As important as it seems right now on Wall Street, this isn’t a day that most Americans will remember as all that big of a deal.
When Lehman Brothers Holdings Inc. goes out of business, the reaction of the average citizen is either “Lehman who?” or, “I heard of them! What do they do?”
It is a big deal, however, but not because some bond traders are out of work, or that puff pieces in business sections about Dick Fuld’s survival skills turned out to be wrong. It’s a big deal because this is the day that American financiers, from the point of view of the Asians who sit on top of the world’s biggest pile of mobile capital, became a bad risk.
Not so bad as the Sudanese, perhaps, but certainly worse than the Chileans. According to the bankruptcy papers thrown together over the weekend, the list of Lehman’s 30 biggest unsecured creditors is dominated by Asian financial institutions: Aozora, Chuo Mitsui Trust, Sumitomo Mitsui Financial, Mizuho Corporate Bank, Shinkin Central Bank, Bank of China and so on.
Who else did you imagine would be left holding this bag? Who else did you imagine was propping up the system?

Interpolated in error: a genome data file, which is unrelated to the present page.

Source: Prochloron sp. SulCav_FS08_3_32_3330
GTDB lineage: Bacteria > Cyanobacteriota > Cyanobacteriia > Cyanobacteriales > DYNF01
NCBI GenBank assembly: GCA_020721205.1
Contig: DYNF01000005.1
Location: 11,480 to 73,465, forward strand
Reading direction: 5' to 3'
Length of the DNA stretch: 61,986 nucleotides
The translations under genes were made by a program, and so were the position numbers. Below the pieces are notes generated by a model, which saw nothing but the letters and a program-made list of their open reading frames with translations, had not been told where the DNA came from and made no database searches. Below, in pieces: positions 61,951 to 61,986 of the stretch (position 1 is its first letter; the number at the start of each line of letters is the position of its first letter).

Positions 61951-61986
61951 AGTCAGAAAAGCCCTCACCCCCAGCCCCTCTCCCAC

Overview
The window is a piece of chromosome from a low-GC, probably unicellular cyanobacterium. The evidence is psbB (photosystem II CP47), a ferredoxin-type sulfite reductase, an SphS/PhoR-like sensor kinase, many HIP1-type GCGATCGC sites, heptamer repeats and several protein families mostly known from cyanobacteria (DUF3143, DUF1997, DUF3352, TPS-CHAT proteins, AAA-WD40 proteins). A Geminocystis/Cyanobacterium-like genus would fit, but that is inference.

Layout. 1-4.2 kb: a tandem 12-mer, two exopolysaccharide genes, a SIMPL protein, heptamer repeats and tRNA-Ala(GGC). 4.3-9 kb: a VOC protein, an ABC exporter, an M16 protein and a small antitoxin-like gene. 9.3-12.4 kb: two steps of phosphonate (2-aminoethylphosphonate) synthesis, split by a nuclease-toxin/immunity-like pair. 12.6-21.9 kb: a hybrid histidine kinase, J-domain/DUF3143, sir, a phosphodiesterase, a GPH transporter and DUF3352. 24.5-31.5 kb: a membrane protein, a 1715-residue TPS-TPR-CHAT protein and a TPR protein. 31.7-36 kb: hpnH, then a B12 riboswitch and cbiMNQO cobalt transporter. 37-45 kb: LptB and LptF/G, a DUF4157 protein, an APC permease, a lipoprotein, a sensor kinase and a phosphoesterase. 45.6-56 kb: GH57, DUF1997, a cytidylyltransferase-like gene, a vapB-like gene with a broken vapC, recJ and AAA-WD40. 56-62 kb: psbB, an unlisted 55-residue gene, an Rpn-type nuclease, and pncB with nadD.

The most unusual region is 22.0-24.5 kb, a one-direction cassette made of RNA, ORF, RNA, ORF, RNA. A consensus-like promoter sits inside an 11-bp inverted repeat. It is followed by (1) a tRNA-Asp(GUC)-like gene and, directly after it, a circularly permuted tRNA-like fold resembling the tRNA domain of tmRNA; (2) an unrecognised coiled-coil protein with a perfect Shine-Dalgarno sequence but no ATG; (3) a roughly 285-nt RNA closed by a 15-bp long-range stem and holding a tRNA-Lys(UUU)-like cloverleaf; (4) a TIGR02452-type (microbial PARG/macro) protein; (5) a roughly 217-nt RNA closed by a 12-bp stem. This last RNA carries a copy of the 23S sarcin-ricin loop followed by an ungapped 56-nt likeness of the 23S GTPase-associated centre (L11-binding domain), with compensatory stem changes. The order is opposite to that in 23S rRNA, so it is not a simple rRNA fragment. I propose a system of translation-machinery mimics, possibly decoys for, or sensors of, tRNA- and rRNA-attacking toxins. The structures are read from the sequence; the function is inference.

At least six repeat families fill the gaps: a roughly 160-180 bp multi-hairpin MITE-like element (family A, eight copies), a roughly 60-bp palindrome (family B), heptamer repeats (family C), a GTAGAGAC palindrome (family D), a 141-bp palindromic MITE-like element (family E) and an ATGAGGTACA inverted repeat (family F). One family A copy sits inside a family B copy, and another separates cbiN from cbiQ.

Ever since the government jumped in to bail out Bear Stearns Companies Inc.—and whatever else that was, it was a bailout—the behaviour of the US government in the financial markets has felt like a mystery by an author who is cheating and withholding a key piece of information.
In letting Lehman fail the federal government puts a fine point on an obvious question: Why didn’t they let Bear Stearns go, too? This business about the markets having time to adjust to Lehman’s problems is baloney. The markets didn’t adjust to Bear Stearns’ collapse; the markets looked at what the Feds had done for Bear Stearns and assumed they’d do it for Lehman.
One part of the answer is that the people who sit on top of our financial system simply didn’t know what would happen if a big Wall Street firm went down. They have since studied the matter and concluded that their worst fears were unfounded.
But in Lehman’s list of creditors we have another part of the answer, I’ll bet. It wasn’t merely instability the US treasury and the Federal Reserve feared. It was the loss of the good opinion of the people who supply the US with the capital it no longer generates itself. For 25 years, Asian financial firms have been amazingly indulgent of US investment bankers.
What do you think they’re saying about them—and us—now?
Respond to this column at email@example.com